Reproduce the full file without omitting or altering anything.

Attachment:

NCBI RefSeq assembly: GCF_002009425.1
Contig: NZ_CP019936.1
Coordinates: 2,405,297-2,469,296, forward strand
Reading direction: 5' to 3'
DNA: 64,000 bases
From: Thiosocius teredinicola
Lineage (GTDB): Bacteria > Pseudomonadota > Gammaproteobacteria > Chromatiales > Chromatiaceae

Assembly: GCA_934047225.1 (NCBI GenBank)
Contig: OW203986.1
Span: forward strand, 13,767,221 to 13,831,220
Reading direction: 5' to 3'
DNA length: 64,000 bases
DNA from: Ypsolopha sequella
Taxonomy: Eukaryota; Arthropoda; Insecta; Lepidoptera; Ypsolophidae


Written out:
NCBI RefSeq assembly: GCF_002009425.1
Contig: NZ_CP019936.1
Coordinates: 2,405,297-2,469,296, forward strand
Reading direction: 5' to 3'
DNA: 64,000 bases
From: Thiosocius teredinicola
Lineage (GTDB): Bacteria > Pseudomonadota > Gammaproteobacteria > Chromatiales > Chromatiaceae

Assembly: GCA_934047225.1 (NCBI GenBank)
Contig: OW203986.1
Span: forward strand, 13,767,221 to 13,831,220
Reading direction: 5' to 3'
DNA length: 64,000 bases
DNA from: Ypsolopha sequella
Taxonomy: Eukaryota; Arthropoda; Insecta; Lepidoptera; Ypsolophidae